The purpose of the mounting strip 18 is to receive and secure a plurality of AC connector modules 34 (FIGS. 3-5) at any desired vertical positions in the rack at which power converters or other pieces of equipment need to be plugged into an AC supply. FIG. 3 shows the body or case 36 of the AC connector module 34. A set of rails 38 extends along the rear and side of the body 36 and is so dimensioned that the peripheral faces of the rails 38 lie against the perimeter of the apertures 28, 30 when the AC connector module 34 is inserted between the flanges 24 and 26. The AC connector module 34 is inserted by first hooking the end 40 of the rail set 38 under the periphery of the aperture 30.
One or more resilient locking clips 42 are formed on the opposite side of body 36. When the connector module 34 is hooked under the aperture 30 and pushed rearward, the hooks 44 on the clips 42 snap into place under the apertures 32 (FIG. 2) and lock the connector module 34 into place. In this position (illustrated in FIG. 4a), the AC connector module 34 is securely but releasably held against movement in any direction by the peripheries of the apertures 28, 30 and 32.
The installed position of AC connector module 34 is shown in detail in FIG. 4b. In that figure, a cable 46 which has been brought out of the cable duct 16 through one of the knockouts 48 terminates in the space 50 between the flange 24 and the cable duct 16. A cable clamp 52 is secured to the side wall 54 of the AC connector module 34. An elbow 56 protrudes through the opening 58 in side wall 54 and brings the end 60 of the cable 46 into the interior of AC connector module 34. There, its individual wires 62 can safely be separated and conventionally attached to the terminal block 64. Elbow 56 is fastened to side wall 54 by means of a conventional nut 55.
The interior of AC connector module 34 is shown in more detail in the exploded view of FIG. 5. The terminal block 64 and the contact block 66 of AC connector module 34 are mounted on a printed circuit card 68 which provides the interconnections between the terminal block 64 and the contact block 66 through contact pads (not shown) on the rear side of blocks 64 and 66. A small metallic plate 61 is preferably also provided to complete a grounding circuit between the armored cable jacket of cable 46 (not shown) and the ground terminal of terminal block 64. As best seen in FIG. 5, plate 61 is fastened to the side wall 54 via nut 55 and tabs 63 which fit through slots 65 and are then bent down to ensure secure fastening to side wall 54. Metallic plate 61 further includes a 90 degree strain relief elbow 67 that connects plate 61 to the ground terminal of terminal block 64.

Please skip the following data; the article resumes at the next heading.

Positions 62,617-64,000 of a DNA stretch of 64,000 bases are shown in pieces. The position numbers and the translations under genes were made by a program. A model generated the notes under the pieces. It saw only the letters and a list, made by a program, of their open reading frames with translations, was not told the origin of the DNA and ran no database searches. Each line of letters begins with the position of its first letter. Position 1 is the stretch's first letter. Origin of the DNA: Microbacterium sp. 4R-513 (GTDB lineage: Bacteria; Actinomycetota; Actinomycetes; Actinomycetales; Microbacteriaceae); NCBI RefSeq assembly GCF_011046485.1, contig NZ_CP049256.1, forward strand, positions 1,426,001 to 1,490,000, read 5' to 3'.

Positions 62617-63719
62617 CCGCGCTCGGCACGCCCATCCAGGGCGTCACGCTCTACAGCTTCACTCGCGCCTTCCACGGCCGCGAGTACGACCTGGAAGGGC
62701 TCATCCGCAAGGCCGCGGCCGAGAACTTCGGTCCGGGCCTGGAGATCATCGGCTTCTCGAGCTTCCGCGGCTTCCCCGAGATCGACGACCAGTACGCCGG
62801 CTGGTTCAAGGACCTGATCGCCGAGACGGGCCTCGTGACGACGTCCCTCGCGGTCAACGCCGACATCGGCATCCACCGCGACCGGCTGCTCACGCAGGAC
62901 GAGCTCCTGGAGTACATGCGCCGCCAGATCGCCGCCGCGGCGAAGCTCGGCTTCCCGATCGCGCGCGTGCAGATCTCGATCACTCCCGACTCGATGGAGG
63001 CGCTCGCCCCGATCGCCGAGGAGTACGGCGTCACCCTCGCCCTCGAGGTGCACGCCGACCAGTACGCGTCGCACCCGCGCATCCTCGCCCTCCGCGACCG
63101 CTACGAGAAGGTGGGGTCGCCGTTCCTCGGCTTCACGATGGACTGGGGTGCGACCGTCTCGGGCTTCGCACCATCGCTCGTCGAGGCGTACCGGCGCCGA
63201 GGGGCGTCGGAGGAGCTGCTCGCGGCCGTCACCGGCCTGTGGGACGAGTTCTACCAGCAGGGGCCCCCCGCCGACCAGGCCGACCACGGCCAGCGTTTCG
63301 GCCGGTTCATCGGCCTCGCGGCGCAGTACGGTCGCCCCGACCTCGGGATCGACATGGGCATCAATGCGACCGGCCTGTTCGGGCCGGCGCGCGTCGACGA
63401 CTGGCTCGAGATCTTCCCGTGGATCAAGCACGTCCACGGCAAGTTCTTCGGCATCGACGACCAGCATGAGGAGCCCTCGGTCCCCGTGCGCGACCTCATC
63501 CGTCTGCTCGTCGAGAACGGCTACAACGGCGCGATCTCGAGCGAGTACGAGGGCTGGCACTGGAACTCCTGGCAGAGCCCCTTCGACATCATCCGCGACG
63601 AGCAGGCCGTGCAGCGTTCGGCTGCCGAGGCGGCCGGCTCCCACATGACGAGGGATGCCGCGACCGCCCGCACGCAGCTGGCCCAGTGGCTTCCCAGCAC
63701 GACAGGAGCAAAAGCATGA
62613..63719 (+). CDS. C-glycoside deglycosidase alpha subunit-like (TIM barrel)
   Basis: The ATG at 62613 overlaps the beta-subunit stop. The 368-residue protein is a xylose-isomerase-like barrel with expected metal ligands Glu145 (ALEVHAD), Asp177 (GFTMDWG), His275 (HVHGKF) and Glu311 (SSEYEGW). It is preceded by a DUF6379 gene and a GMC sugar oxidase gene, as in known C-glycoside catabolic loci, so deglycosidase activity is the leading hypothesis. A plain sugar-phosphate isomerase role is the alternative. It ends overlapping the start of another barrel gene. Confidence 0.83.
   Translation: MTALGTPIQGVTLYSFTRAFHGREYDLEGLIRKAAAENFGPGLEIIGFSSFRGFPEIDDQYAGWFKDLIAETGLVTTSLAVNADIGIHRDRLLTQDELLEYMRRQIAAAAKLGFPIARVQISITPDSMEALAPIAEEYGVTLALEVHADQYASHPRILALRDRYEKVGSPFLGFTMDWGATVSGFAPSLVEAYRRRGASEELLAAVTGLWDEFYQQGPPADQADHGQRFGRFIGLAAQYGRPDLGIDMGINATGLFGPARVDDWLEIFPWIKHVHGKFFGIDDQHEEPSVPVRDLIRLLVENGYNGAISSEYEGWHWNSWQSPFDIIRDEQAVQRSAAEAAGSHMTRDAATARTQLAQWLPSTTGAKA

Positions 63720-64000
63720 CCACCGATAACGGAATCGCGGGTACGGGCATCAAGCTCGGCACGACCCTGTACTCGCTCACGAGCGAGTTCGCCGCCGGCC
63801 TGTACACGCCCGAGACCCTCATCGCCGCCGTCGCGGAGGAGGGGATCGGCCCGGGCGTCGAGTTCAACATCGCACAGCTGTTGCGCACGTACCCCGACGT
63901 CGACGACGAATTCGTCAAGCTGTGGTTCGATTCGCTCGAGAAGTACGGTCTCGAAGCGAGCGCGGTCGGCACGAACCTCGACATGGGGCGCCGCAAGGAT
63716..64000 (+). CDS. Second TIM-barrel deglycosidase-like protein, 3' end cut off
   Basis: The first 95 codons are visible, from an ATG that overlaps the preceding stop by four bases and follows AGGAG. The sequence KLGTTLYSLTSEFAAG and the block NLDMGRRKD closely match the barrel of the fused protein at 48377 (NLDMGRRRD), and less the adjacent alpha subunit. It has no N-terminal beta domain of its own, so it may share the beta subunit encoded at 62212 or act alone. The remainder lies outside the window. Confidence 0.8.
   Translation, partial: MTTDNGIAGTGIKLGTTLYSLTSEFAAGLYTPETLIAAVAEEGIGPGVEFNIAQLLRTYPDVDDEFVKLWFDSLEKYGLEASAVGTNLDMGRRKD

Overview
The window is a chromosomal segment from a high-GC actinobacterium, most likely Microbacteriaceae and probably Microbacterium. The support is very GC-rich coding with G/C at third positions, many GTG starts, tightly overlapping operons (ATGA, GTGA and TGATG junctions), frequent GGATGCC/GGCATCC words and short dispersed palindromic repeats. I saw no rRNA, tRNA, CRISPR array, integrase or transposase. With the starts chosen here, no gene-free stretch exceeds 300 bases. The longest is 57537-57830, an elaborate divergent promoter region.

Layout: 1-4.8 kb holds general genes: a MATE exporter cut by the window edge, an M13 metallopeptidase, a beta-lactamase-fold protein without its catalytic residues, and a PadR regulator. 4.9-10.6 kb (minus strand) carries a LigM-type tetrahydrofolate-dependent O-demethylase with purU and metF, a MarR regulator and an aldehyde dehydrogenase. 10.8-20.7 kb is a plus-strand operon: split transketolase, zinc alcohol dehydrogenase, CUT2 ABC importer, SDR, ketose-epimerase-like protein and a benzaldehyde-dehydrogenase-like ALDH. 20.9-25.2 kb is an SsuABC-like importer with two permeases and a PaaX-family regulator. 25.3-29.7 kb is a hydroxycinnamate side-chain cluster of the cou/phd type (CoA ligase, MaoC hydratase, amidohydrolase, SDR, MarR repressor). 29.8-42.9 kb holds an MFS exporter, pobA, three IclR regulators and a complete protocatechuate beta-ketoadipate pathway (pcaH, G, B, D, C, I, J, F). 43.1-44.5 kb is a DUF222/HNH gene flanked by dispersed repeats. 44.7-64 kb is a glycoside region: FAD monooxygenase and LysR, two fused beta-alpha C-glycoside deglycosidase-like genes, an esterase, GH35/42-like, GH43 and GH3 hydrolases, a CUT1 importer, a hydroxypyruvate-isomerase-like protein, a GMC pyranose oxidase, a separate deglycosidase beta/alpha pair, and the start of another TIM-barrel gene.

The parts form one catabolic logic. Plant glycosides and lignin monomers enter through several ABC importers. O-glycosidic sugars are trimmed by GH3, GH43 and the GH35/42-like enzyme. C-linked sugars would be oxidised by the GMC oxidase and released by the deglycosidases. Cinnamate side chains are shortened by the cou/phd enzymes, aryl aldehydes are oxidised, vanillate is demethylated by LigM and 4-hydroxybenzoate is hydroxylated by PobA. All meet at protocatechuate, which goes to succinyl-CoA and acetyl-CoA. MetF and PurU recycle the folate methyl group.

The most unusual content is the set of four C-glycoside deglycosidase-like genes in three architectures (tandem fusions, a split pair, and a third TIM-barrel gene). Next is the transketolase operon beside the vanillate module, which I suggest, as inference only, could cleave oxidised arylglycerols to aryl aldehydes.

An insulated snap-on cover 70 has tabs 72 which engage the slots 74 in wall 54, and tabs 76 which lockingly engage the hooked arms 78 of the body 36. When the cover 70 is snapped onto the body 36, only the contact block 66 protrudes through the opening 80 of the cover 70.
The contact block 66 preferably has three female contacts 82 and a pin 84 which serves both as an alignment guide (by virtue of its beveled end 85) and as a ground connection which makes contact first and breaks contact last when a power converter or other piece of equipment is plugged into, or withdrawn from, the AC connector module 34.
It will be understood that the present invention assumes the use, on power converters or other equipment intended to work with it, of a plug-in male connector so located on the equipment chassis that it will engage the AC connector module 34 when the chassis is slid into place in the rack 10. This location is illustrated by the horizontal section of FIG. 6, in which a power converter 86 is shown in place in the rack 10. The converter 86 can rest on conventional slides similar to drawer slides (not shown). The rear face of its chassis has recessed portions 88, 90. The recessed portion 88 provides space for the AC connector module 34, while the recessed portion 90 provides space for a DC and data connection to a bipolar DC bus structure 92.
Although preferred and alternative embodiments of the present invention and modifications thereof have been described in detail herein, it is to be understood that this invention is not limited to those precise embodiments and modifications, and that other modifications and variations may be created by one of ordinary skill in the art without departing from the spirit and scope of the invention as defined in the appended claims.
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|Cooperative Classification||H01R12/7088, H01R9/2491|
|Dec 4, 2000||AS||Assignment|
Owner name: ASTEC INTERNATIONAL LIMITED, HONG KONG
Free format text: ASSIGNMENT OF ASSIGNORS INTEREST;ASSIGNORS:HUTCHINS, MICHAEL;BELLEMARE, DENIS;REEL/FRAME:011346/0964
Effective date: 20001031
|Jan 9, 2006||FPAY||Fee payment|
Year of fee payment: 4
|Feb 19, 2007||AS||Assignment|
Owner name: EMERSON NETWORK POWER, ENERGY SYSTEMS, NORTH AMERI
Free format text: ASSIGNMENT OF ASSIGNORS INTEREST;ASSIGNOR:ASTEC INTERNATIONAL LIMITED;REEL/FRAME:018898/0722
Effective date: 20060901
|Jan 11, 2010||FPAY||Fee payment|
Year of fee payment: 8
|Jan 9, 2014||FPAY||Fee payment|
Year of fee payment: 12